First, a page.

Cambridge Audio 740C review

384kHz upsampling for £500? You'd better believe it...

TechRadar Verdict

A CD player and upsampling DAC in one, the 740C is a particularly handy model with good ergonomics and build - but somehow its sound failed to impress our listening panel, despite a good showing on its own


  • +

    Great value

    Well made


  • -

    Sound not to all tastes

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Cambridge Audio surely has the most technologically equipped player in its class. It's the only one to offer 384kHz upsampling - indeed, few players at any price offer such a feature.

Cambridge introduced this a year or so ago in the Azur 840C player, and cajoled it into the cheaper 740C thanks to a few small economies in the DAC department and the omission of balanced output.

We've stated before that upsampling is no kind of magic formula - but if you're going to do it, then the higher the better.

The possible pitfalls are the same whatever the chosen output frequency, and since part of the exercise is to facilitate near-perfect analogue filtering by assigning more of the total filtering task to digital circuits, one might as well follow that road as far as it goes.

The other significant part of the exercise is jitter reduction, but there are plenty of different approaches to tackling that.

Cambridge employs upsampling know-how from Anagram Technologies, a Swiss firm more often associated with upmarket pro audio.

The twin DACs are from Wolfson and are followed by analogue circuits made of good-quality parts, both active and passive. Ingeniously, the 740C adds digital inputs so its upsampling can add quality to other digital sources such as DAB/Freeview and MiniDisc.

After the upsampling, you have the choice of the internal DACs or the digital outputs - which can't handle 384kHz, as the S/PDIF interface doesn't support this. The player offers very quick loading of discs, and about the only feature we can't warm to is the display, a rather bland grey-on-grey affair.

For some reason, this player didn't entirely chime with the tastes and expectations of our listening panel. As always, its output level was matched to that of the other players in the group, but two listeners felt it was louder than the rest.

One even felt as if a 'loudness button' had been pressed somewhere, accentuating the top and bottom at the expense of the midrange. Later, during the classical selections, he withdrew or at least qualified that statement, but he still didn't entirely care for the player's presentation, finding it flat and uninspiring.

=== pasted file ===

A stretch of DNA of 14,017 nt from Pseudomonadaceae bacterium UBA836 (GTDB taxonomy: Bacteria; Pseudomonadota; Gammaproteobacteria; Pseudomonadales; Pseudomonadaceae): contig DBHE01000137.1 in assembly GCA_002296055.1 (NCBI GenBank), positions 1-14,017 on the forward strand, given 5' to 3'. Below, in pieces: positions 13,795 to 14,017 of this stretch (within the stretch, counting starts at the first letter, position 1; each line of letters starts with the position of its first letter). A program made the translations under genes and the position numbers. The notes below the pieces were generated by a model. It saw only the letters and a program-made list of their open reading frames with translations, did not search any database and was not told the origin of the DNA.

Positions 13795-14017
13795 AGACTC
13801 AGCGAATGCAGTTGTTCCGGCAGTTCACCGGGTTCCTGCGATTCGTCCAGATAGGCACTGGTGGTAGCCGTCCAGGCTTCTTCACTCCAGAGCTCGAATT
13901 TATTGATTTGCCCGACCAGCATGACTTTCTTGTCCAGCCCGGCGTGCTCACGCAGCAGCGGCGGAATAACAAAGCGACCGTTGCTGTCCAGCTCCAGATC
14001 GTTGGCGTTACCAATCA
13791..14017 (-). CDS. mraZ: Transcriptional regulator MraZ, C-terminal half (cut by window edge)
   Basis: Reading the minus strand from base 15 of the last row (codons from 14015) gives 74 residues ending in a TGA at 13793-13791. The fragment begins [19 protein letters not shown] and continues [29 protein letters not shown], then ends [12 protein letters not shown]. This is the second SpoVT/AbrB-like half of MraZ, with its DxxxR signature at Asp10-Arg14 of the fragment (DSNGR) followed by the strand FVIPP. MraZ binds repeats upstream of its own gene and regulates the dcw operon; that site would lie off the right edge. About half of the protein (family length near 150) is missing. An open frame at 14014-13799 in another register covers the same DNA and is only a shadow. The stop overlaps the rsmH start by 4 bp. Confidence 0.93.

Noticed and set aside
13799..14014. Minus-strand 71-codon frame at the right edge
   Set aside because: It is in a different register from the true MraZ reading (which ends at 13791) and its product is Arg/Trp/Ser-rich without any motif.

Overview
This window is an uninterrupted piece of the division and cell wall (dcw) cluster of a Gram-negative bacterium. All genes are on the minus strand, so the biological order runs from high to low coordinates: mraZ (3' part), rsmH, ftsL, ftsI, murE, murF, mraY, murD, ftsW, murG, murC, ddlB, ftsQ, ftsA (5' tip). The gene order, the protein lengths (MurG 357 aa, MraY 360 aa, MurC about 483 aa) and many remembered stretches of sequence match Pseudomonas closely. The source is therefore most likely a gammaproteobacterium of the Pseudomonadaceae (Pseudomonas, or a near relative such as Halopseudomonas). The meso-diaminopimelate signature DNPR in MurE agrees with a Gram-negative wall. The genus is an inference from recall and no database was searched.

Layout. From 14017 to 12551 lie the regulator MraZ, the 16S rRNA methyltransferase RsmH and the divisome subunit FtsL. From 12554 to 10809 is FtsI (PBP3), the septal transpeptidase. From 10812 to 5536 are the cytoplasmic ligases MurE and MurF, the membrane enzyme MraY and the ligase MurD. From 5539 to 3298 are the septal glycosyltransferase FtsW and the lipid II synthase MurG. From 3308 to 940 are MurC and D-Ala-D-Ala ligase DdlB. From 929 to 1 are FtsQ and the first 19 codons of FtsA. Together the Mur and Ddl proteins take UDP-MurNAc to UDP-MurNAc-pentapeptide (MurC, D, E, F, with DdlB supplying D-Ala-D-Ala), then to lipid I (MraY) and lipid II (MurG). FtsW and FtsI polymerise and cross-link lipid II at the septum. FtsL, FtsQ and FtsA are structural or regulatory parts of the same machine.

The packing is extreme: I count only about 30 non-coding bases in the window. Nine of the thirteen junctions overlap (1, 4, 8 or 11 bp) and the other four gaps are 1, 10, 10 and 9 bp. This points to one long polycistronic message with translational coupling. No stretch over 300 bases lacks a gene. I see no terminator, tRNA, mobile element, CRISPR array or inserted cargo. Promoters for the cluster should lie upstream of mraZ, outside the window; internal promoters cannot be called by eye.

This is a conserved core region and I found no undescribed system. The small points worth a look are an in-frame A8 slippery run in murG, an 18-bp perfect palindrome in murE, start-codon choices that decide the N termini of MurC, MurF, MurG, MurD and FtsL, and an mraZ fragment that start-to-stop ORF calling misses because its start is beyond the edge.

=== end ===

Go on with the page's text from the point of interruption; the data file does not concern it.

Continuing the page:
It's worth noting that one listener made no mention of any perceived difference in listening level, and in fact found plenty to like, including tight but extended bass, light and airy treble and a good soundstage. Meanwhile, halfway through the presentation, the other listener, who initially also commented on loudness, felt things were back on track. He did, however, feel there was some coloration in the sound.

One thing the whole panel agreed on was that bass is good, well extended and firm, even if it's perhaps a little spotlit on occasion. What seems to be the root of the problem, judging by the comments, is the midrange, which is somewhat coloured, the extent apparently varying with dynamic level.

But this is odd, as our previous encounter with a 740C revealed no such problem - and listening to this review sample sighted, after the panel had left, failed to convince us there's much, if anything, wrong with its midrange.

Thus we find ourselves offering a cautiously qualified recommendation for this player, which does a lot right, but upset at least two listeners in one test.

The Cambridge contender achieves another near-faultless performance in the lab, and by a narrow margin the best in the group. Distortion once again hovers around the measurement limit, while the jitter figure of 120ps is an estimated worst case - real performance is almost certainly even better, but it's hard to be sure.

The effect of the Anagram filter is seen in the near-22kHz attenuation, which is a better figure than most (though still not quite as rapid as we would like), and also in the general cleanliness of the noise spectrum, both with and without the presence of an audio signal. It's typical to see a few minute spikes sticking up even in the spectrum of a good player, but here there are none visible even down to -120dB, and the ultrasonic band is exceptionally clean too. There's certainly nothing obvious here to justify the criticisms made of the player by our panellists. was the former name of Its staff were at the forefront of the digital publishing revolution, and spearheaded the move to bring consumer technology journalism to its natural home – online. Many of the current TechRadar staff started life a staff writer, covering everything from the emerging smartphone market to the evolving market of personal computers. Think of it as the building blocks of the TechRadar you love today.